Bacterial chemotaxis is a paradigm for how environmental signals modulate cellular behavior. Although the network underlying this process has been studied extensively, we do not yet have an end-to-end understanding of chemotaxis. Specifically, how the rotational states of a cell's flagella cooperatively determine whether the cell 'runs' or 'tumbles' remains poorly characterized. Here, we measure the swimming behavior of individual E. coli cells while simultaneously detecting the rotational states of each flagellum. We find that a simple mathematical expression relates the cell's run/tumble bias to the number and average rotational state of its flagella. However, due to inter-flagellar correlations, an 'effective number' of flagella-smaller than the actual number-enters into this relation. Data from a chemotaxis mutant and stochastic modeling suggest that fluctuations of the regulator CheY-P are the source of flagellar correlations. A consequence of inter-flagellar correlations is that run/tumble behavior is only weakly dependent on number of flagella.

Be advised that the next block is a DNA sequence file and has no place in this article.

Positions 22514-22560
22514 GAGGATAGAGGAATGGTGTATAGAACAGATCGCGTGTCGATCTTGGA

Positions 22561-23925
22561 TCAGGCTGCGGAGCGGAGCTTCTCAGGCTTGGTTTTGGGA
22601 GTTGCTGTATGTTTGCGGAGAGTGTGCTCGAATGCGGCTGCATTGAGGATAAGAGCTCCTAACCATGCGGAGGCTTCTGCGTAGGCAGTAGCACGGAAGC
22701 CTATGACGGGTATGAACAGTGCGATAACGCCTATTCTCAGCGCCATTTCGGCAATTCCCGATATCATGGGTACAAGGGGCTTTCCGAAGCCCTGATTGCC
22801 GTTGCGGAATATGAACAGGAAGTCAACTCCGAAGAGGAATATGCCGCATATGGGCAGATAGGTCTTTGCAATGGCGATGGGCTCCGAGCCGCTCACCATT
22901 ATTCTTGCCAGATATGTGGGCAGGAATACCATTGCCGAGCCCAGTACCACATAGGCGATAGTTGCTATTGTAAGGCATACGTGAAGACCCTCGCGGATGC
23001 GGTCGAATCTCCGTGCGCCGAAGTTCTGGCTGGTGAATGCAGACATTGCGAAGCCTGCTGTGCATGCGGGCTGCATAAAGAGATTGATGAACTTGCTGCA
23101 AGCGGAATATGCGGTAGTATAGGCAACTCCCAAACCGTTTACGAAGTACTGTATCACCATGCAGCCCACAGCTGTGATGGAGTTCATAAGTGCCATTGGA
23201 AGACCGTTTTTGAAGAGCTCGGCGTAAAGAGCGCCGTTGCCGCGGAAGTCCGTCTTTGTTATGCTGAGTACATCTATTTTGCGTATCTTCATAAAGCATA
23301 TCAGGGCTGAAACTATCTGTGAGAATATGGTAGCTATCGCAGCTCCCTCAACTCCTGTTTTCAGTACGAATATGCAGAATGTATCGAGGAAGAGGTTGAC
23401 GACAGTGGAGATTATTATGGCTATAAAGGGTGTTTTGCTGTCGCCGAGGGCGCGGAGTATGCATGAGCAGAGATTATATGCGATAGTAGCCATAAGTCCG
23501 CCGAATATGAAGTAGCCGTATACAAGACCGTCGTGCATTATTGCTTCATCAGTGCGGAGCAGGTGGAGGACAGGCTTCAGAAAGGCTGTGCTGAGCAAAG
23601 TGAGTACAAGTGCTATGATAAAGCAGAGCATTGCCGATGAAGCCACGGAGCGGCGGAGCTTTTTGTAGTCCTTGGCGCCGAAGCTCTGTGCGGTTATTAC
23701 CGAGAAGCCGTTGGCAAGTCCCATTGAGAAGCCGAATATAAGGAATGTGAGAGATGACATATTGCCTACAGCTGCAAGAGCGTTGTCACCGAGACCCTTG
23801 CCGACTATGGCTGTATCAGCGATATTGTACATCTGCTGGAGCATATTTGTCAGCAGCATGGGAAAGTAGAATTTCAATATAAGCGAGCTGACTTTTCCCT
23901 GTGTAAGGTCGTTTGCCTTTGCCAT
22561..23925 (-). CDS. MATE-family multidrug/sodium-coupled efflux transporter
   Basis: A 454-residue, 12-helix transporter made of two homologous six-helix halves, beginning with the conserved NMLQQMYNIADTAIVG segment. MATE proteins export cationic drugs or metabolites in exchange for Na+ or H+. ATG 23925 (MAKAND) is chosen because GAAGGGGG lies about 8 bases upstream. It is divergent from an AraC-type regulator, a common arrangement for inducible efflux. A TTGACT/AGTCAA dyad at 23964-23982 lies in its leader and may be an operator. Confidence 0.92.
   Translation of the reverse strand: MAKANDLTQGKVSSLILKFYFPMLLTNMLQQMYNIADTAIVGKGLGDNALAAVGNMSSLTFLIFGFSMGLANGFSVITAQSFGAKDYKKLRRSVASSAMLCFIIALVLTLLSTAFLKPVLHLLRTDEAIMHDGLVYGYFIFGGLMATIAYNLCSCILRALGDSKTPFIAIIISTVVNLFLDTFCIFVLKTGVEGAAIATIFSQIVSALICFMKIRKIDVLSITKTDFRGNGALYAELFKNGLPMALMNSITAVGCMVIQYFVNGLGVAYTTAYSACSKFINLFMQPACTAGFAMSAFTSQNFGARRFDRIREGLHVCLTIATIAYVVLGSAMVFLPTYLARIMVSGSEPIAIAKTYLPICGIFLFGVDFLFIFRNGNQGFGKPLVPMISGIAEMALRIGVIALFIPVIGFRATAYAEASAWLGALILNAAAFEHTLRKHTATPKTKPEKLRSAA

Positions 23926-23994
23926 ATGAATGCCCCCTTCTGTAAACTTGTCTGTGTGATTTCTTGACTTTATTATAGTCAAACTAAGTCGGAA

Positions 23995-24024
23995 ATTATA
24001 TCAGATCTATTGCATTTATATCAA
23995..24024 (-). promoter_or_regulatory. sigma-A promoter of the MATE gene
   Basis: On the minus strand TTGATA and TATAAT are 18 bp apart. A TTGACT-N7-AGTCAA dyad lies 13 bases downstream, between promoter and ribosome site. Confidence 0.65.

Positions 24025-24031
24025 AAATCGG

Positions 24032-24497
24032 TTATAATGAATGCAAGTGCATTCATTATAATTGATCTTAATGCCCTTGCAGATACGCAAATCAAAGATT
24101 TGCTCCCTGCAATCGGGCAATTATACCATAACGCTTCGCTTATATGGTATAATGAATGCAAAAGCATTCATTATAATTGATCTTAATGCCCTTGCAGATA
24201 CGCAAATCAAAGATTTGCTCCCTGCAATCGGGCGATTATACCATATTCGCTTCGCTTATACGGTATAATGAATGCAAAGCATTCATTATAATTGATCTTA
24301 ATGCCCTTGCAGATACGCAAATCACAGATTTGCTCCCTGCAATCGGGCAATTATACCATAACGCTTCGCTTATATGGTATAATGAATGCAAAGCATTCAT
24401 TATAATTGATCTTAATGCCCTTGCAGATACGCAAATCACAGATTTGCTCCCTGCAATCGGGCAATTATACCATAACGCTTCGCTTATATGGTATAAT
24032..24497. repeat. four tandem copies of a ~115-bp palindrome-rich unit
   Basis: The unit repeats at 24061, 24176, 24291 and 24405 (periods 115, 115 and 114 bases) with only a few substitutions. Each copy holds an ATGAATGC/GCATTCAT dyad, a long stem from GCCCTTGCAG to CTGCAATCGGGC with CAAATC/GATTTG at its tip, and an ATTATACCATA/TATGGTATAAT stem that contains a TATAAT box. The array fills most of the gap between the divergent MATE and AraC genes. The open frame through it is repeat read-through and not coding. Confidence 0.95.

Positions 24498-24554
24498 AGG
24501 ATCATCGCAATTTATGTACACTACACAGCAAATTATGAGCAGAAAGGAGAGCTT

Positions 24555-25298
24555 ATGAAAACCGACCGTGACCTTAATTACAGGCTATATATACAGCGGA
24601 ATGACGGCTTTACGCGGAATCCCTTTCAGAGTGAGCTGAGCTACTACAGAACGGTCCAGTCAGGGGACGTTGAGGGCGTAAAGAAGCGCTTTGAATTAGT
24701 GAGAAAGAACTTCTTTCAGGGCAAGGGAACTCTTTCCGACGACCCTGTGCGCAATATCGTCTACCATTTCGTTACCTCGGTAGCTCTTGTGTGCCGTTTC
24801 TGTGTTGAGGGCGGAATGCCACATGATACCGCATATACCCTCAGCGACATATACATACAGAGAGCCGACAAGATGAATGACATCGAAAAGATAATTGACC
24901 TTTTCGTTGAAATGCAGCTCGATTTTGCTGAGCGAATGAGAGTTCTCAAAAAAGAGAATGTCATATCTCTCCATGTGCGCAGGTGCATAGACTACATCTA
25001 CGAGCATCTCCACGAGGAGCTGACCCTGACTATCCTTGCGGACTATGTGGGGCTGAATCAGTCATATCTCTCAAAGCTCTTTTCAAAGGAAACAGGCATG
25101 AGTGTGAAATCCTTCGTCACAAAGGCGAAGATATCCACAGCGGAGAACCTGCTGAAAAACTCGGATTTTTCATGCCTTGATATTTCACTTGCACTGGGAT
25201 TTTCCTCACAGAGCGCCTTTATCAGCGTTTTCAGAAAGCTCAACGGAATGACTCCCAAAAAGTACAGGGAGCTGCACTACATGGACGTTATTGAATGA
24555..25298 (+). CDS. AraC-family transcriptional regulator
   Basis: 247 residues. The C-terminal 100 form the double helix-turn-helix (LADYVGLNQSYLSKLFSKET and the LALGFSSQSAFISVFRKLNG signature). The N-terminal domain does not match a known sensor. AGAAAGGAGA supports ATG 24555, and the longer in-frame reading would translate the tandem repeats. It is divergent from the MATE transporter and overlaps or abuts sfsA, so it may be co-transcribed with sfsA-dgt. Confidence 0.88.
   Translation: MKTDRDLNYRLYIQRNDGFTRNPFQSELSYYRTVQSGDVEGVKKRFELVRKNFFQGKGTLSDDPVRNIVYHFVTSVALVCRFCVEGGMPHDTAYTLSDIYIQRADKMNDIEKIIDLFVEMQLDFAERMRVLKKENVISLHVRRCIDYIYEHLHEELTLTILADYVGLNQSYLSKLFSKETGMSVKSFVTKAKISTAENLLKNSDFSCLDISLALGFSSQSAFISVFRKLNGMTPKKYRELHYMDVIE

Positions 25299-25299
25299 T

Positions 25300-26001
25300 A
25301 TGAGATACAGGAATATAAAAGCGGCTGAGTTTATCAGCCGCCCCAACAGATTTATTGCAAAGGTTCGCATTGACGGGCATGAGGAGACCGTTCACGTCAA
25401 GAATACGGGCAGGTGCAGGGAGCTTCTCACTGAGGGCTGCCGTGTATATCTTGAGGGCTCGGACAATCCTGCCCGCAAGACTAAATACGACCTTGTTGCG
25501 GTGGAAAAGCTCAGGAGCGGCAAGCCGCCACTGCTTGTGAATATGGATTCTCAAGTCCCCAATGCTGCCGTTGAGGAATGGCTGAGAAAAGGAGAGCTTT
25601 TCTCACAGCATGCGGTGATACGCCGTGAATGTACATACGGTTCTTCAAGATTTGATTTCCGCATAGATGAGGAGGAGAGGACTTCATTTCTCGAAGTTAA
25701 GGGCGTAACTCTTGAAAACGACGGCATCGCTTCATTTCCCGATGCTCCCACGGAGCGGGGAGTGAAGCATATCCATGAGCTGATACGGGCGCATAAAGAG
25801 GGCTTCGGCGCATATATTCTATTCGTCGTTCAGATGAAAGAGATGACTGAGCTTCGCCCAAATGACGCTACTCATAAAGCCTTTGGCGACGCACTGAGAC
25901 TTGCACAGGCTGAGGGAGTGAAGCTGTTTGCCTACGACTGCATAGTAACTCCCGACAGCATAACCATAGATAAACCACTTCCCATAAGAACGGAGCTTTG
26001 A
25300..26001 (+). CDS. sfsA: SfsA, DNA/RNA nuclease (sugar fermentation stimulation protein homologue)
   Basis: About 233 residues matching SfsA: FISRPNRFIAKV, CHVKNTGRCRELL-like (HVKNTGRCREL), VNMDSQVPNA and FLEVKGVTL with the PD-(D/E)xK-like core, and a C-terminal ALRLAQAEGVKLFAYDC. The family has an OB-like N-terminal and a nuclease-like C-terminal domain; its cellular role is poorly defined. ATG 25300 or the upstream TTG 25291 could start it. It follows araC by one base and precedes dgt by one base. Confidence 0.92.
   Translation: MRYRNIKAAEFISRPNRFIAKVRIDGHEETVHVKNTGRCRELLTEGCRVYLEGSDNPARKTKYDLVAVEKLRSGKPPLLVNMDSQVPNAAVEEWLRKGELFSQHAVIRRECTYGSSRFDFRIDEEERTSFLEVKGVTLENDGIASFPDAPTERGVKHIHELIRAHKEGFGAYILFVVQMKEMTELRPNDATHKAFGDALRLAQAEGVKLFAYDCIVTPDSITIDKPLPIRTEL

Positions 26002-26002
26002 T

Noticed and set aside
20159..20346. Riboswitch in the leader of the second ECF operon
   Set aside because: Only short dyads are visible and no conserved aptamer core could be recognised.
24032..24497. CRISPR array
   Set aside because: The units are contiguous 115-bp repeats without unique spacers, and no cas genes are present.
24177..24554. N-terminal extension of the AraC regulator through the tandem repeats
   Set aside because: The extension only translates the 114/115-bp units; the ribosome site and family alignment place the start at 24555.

|Original language||English (US)|
|State||Published - Feb 11 2014|
ASJC Scopus subject areas
- Biochemistry, Genetics and Molecular Biology(all)
- Immunology and Microbiology(all)